Warner Bros. (s TWX) has confirmed it will no longer be beholden to rights that would see its movies disappear from streaming sites while those titles are available on HBO and its HBO Go web and mobile applications. The closing of this so-called “HBO window” could go a long way toward making digital ownership of UltraViolet titles more appealing to consumers.
UltraViolet hopes to make digital ownership of movies more attractive, by allowing consumers to buy a title once and access it anywhere or on any device. One of the big questions revolving around the impending launch of UltraViolet streaming video services was whether or not studios would have to deal with the rights window, during which HBO has exclusive access to those titles online. Until recently, that meant movies purchased online couldn’t be accessed while HBO had pay TV rights to that content.
On a press briefing Monday afternoon ahead of the launch of the first UltraViolet-enabled title, Horrible Bosses, Warner Home Entertainment execs said that its movies won’t be subject to the HBO window. As a result, anyone who purchases a Warner Bros. DVD or Blu-ray disc won’t have to worry about losing access to the movie online or being blacked out once HBO gets ahold of it.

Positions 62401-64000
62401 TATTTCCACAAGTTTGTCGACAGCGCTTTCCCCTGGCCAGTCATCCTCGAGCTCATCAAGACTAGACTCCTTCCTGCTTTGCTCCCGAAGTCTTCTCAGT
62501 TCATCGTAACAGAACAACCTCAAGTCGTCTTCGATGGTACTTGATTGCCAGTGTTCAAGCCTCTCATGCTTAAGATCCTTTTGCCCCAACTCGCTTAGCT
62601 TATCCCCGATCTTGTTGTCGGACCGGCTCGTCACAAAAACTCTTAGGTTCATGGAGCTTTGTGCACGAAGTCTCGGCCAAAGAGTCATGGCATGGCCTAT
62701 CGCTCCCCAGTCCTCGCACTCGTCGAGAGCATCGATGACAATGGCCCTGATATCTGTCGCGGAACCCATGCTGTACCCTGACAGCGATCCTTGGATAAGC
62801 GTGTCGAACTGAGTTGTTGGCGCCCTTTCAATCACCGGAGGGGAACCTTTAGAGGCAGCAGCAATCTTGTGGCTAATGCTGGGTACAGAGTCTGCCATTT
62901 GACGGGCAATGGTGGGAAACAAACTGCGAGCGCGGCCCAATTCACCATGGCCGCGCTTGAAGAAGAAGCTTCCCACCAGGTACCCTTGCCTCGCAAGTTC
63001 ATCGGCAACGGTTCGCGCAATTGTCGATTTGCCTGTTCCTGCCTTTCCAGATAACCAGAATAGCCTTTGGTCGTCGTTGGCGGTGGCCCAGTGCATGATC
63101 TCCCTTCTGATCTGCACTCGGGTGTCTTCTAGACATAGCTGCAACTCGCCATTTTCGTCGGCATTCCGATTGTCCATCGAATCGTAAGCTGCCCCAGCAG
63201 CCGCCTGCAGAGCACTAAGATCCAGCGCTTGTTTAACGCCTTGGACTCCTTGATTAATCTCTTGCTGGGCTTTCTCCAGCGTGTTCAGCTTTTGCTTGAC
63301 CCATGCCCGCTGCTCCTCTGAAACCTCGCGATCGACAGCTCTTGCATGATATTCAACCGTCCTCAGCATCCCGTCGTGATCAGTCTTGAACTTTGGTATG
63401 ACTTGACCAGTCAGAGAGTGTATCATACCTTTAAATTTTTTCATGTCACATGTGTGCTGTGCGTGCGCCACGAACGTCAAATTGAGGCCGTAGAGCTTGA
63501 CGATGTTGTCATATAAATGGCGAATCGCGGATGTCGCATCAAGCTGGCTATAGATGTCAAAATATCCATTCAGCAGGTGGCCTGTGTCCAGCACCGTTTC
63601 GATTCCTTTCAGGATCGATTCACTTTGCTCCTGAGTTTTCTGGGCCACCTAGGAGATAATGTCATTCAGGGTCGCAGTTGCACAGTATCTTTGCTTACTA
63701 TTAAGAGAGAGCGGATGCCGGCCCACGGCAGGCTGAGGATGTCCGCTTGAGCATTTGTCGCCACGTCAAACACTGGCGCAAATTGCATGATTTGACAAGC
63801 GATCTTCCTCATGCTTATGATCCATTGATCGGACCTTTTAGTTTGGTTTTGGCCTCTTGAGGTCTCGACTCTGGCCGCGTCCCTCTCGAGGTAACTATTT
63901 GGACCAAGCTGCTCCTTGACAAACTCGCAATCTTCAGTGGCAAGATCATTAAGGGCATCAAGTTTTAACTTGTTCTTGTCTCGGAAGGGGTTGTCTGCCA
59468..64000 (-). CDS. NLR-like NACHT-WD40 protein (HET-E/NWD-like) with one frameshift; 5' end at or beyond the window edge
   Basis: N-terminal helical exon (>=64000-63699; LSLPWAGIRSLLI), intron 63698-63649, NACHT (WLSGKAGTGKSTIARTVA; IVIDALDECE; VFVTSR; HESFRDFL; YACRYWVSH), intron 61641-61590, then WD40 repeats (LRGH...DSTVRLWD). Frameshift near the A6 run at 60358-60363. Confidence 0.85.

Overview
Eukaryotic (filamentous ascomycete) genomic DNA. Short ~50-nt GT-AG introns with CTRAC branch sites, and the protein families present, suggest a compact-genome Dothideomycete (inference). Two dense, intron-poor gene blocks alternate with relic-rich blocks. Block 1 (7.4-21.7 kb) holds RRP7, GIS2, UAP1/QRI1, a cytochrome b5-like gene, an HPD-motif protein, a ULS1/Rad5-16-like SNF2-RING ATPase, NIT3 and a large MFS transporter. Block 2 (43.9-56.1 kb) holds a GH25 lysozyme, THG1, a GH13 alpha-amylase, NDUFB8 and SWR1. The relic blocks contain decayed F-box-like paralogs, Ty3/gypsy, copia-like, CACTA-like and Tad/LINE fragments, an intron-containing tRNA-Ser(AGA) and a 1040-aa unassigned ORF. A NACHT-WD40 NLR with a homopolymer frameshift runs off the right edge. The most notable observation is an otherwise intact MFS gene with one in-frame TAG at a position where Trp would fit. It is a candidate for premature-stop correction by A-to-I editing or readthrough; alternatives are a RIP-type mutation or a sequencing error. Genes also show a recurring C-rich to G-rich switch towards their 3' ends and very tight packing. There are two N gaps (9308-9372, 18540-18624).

That doesn’t mean that HBO’s other studio partners — 20th Century Fox (s NWS) and Universal Pictures (s CMCSA)(s ge) — aren’t still subject to the same restrictions. Warner Bros. execs wouldn’t comment on where its competitors stood with regards to whether or not HBO had streaming exclusive rights to their movies when they enter the pay TV window. Of course, Warner Bros. and HBO are both part of media conglomerate Time Warner, (s TWX) so their interests are more likely aligned than HBO would be with other studios.
The news that HBO has restructured its deal to allow Warner customers to stream its movies whenever comes at the same time that it is making a big digital push of its own. The premium cable network is making all its movies and original TV series available online, on mobile devices and on connected TV platforms through its HBO Go initiative. Part of Time Warner’s broader TV Everywhere push, HBO Go gives users the ability to access on-demand content as long as they prove that they’re cable subscribers.